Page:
For the Love of Lichens

For the love of Lichen

TRANSCRIPT

If you're wandering through the woods, you may come across something that resembles a twig, moss, or even a leaf.

But what you might not know is that it's a living organism known as lichen.

Tim Wheeler, a lab manager and naturalist at the University of Montana, captures the beauty and colors of these organisms.

Our partner 'Science Friday' has the story.

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So, most people think a lichen is a moss.

That's kind of where it ends.

To the untrained eye, it could just look like another branch or another leaf or another twig or even a piece of bird poop or a piece of gum on a rock.

You know, they don't understand them.

If you don't know that it's alive and it's an organism, you might gloss over that.

These things are often very ephemeral, and so you need a way to capture that -- you know, the beauty, the colors, the shapes -- before these things wither away naturally.

You start looking at lichens and you look at this finer scale, you realize the actual microtopography of that landscape is actually huge.

Lichens are a mini ecosystem.

It's not one organism.

My name's Tim Wheeler.

I am a lab manager at the University of Montana.

But kind of my passion is fungi, specifically lichens.

By trade, I'm not a photographer.

I consider myself a naturalist.

I took a forestry class with a professor, and he pointed out these lichens growing on the trees.

And he was like, 'Hey, we really don't know anything about these things.' And that kind of piqued my interest.

So, I just kind of casually started collecting them.

The 10th or 12th lichen that I collected, I didn't recognize it.

I thought it was cool and new, so I sent it off, and it turned out to be a new species and science.

You know, that doesn't happen if you study birds.

And I kind of got hooked.

Historically, a lichen was considered part algae and part fungi.

As we've dug into these things deeper, we're finding that it's more complex than just these two partners.

There's other fungi in there.

There's other algae, cyanobacteria, other bacteria, all working together, basically, in this little mini ecosystem.

The fungus produces the structure, right?

So, think of it as, like, a little greenhouse, which inside that, they're growing algae.

The algae are photosynthesizing.

The fungus provides water and other nutrients and minerals and stuff like that.

The diversity of lichens is huge.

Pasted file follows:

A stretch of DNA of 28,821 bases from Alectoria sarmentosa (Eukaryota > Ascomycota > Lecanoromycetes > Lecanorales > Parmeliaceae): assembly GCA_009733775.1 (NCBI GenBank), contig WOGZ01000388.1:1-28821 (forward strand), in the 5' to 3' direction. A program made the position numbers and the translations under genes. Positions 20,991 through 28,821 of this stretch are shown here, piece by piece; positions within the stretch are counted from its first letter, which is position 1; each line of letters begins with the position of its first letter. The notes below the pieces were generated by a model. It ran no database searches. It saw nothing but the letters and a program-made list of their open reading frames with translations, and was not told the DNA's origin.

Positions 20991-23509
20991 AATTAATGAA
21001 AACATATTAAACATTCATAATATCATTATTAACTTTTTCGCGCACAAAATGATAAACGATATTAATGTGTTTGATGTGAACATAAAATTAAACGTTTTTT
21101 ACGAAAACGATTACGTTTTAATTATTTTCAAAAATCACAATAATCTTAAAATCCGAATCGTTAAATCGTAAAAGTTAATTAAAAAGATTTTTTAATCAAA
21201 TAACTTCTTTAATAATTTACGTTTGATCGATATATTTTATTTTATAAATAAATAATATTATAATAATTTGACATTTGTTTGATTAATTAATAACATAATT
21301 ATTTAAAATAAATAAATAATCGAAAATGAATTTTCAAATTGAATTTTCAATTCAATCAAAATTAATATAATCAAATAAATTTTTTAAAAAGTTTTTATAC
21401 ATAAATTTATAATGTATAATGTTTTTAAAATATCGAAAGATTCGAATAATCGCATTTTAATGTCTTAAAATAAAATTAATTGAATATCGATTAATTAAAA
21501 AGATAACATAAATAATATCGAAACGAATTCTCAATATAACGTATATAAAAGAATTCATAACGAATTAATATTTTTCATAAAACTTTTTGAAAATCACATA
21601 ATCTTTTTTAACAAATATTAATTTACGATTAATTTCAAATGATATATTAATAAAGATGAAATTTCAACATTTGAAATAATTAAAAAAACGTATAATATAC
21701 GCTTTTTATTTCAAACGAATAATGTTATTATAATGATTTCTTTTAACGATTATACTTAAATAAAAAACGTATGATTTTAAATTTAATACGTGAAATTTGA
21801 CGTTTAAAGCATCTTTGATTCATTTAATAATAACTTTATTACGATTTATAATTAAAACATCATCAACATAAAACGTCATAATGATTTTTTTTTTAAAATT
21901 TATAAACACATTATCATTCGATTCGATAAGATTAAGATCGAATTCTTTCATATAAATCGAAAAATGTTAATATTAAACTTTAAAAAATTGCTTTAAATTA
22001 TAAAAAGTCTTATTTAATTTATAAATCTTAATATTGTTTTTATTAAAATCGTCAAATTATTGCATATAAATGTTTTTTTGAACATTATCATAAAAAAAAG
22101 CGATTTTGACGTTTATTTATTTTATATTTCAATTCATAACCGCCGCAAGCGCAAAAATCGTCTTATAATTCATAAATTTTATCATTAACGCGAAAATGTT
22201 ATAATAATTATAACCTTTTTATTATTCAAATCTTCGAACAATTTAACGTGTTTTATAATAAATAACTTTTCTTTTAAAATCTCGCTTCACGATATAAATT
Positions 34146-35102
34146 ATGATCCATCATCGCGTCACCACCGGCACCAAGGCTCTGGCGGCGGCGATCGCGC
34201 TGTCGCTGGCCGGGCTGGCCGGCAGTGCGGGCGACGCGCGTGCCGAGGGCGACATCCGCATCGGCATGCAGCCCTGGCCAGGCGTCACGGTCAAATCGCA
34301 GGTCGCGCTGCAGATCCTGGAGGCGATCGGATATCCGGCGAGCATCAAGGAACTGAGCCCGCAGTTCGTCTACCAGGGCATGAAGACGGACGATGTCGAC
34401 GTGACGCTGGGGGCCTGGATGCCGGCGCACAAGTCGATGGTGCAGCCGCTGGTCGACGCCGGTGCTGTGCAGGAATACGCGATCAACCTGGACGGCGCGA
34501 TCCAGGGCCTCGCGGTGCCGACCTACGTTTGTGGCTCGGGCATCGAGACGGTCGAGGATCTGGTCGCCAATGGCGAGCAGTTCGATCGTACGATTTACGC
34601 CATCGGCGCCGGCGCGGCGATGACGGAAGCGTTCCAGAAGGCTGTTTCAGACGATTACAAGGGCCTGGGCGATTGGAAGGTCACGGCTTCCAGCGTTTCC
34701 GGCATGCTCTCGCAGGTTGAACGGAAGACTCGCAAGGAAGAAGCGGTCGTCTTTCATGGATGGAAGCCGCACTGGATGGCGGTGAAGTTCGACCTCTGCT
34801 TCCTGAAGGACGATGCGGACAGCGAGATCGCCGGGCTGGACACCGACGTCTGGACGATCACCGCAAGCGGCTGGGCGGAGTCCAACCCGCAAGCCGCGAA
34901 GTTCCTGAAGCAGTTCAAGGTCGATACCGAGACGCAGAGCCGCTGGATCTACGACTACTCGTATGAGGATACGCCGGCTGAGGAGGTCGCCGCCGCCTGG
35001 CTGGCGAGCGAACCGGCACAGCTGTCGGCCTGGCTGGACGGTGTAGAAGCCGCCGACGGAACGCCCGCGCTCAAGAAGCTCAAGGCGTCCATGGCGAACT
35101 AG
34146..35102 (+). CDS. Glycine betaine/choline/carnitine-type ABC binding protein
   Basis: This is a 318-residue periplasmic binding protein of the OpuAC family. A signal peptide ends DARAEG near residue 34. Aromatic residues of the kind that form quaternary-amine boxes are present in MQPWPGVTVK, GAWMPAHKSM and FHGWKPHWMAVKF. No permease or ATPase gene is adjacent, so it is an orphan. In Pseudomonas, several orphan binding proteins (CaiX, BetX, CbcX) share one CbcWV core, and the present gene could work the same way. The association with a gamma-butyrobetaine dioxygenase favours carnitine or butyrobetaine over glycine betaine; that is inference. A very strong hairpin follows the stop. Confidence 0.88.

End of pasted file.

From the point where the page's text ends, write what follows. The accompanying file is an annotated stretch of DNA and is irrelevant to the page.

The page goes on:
We have foliose, which are your big, leafy lichens.

So, they have an upper and lower surface.

You have these fruticose lichens, and these are your 3-D or branching lichens.

And then you have the crust lichens, which are kind of crusty, right?

If you can just draw a crazy shape in your head, in your mind, that probably exists in the lichen world.

That's what I like about lichens.

You have these things that are flat and boring.

You have these things that are incredibly long-lived and incredibly branching.

Any complex 3-D structure you can probably imagine, we can probably find an example mimicking that.

It is exciting when you find that perfect specimen.

It has all the characters.

It's in, you know, pristine condition.

You want to be able to have someone to look at it from a human perspective, but you also want to be able to show those smaller details all in one shot, right?

And so my photography skills grew out of a need to illustrate these specimens, these species.

The collection started because you needed to come back to kind of verify your I.D.s.

Back here, I have, I think, just over 16,000 specimens.

So, that's 17 years of collecting.

I have kind of one wall that I've been trying to contain it to.

No, I don't think I'm ever gonna stop collecting lichens, so my numbers are only gonna go up.

You know, it's kind of like a checklist, kind of like birders have a life list.

You feel good that you've captured that organism.

And, so, once I pull it out, unwrap it, we're taking high-magnification photos.

At such high magnifications that we're dealing with, you might only have one little plane that can be in focus.

So in order to overcome that shallow depth of field, my camera is attached to a rail, and every 125 microns, it can take a picture.

That gets sent to the computer, this program, Helicon Focus, and they stack them.

They take every little sharp bit from every layer and make it into one continuous, sharp image from front to back, and the result is one picture.

You know, when I first started stacking pictures, I would, like -- Everything was in sharp.

Nothing was out of focus.

Because I thought that's what was important.

But as I got into it more, I kind of shifted more towards the art.

A little bit of depth, a little bit out of focus in the background actually makes the rest of that stuff pop a little more.

Sometimes, I'll wet it, if it needs to be rehydrated.

You know, I might have this boring little gray lichen on a rock, but when it gets wet, it could kind of unfold and kind of almost flower and turn into this brilliant blue-green thing.

It's always exciting to see them come alive.

You can almost take the specimen out of its habitat, kind of raise it up to this, like, glorified color or shape.

Everything can be perfect.

I think a lot of scientists -- you know, they have the little point-and-shoot camera.

For me, that just didn't cut it.

You know, I needed to make them, you know, the center of attention.

I don't think the general public knows the importance of them.

They're notoriously sensitive to air pollution, to changing temperatures, and so if you have a changing climate, what's the first thing that's gonna respond are these fungi.

You can kind of get a trend of how your climate is changing because these lichens respond so quickly.

So I hope my photography aids in the just general awareness of lichens and how cool these things and how important they are.